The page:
** Due date **
Tuesday October 2, 2001

This is an assignment in Ada. If you have never programmed in Ada before, you
can do the assignment on paper, with the understanding that syntax matters, and
that you have to read the text carefully to acquire the basics.
You can also install the compiler from the disk in the back of the book, or
use the GNAT system (instructions follow) installed on all the servers at
NYU.
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The following function determines naively whether a number is a prime or
a composite:
function Is_Prime (Val : Integer) return boolean is
begin
if Val = 2 then
return True;
else
for Div in 2 .. val loop
if Val mod Div = 0 then -- found divisor
return False;
elsif Div * Div > Val then -- no larger divisor
return True;
end if;
end loop;
end if;
return True; -- redundant but suppresses warnings.
end Is_Prime;
a) Make sure you understand how this function works.
b) Write a procedure Build_Primes, that uses the previous function to
find all the prime numbers between 1 and 100. You can declare an array
of size 30 (larger than necessary) to hold these primes. Your program
will look as follows:
procedure Prime_Numbers is
All_Primes : array (1..50) of Positive;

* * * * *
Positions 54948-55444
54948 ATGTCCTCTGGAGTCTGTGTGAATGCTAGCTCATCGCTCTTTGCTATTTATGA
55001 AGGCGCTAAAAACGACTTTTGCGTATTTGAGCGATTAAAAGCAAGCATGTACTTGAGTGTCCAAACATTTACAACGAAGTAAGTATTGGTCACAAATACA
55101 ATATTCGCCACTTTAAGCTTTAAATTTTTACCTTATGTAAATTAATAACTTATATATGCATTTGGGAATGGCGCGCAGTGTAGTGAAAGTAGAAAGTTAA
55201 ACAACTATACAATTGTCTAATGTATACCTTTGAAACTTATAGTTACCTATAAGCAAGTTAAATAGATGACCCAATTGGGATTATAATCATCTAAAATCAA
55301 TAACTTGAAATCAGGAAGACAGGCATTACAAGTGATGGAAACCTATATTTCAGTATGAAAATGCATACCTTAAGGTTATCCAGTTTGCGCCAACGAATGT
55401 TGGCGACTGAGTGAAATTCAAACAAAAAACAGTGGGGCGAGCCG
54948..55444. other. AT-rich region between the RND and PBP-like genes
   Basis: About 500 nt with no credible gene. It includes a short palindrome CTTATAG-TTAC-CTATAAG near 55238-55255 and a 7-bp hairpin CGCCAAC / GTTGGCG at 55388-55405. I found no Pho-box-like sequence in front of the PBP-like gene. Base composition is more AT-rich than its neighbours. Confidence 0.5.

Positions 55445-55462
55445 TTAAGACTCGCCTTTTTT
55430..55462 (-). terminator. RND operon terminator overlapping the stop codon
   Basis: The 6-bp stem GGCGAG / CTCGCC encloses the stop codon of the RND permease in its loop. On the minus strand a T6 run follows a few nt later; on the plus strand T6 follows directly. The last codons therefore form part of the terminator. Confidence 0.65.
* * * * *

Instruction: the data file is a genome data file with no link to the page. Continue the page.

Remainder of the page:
Num_Primes : Positive;
-- how many actually appear between 1 and 100
function Is_Prime is ...
procedure Build_Primes is ...
begin
Build_Primes;
.... -- the next part of the assignment
end Prime_Numbers;
that is to say, the array of primes is global to both subprograms.
c) Using the array of primes, write a procedure that prints the prime
factorization of a number. For example, if the input is 17, the
procedure prints:
17 is a prime
while if the input is 18, the procedure prints:
18 = 2 * 3^2
using the caret "^" to denote exponentiation.
In order to read and print integers in your program, you need to include the
following library files in the context of the program:
with Text_Io; use Text_Io;
with Ada.Integer_Text_Io; use Ada.Integer_Text_Io;
After which you can write
Get (Val); to read from input, and
Put (Val); to print.
You can also print a full line as a string using Put_Line. To format
a line that contains the string representation of integers, the attribute
Image (to be discussed later) simplifies the task. So, assuming that
the value of variable Val is 17, we can write:
Put_Line (Integer'Image (17) & " is a prime");
The operator "&" denotes concatenation of strings.
For guidance, look at chapters 6 and 7 of the text by Barnes.
Enjoy!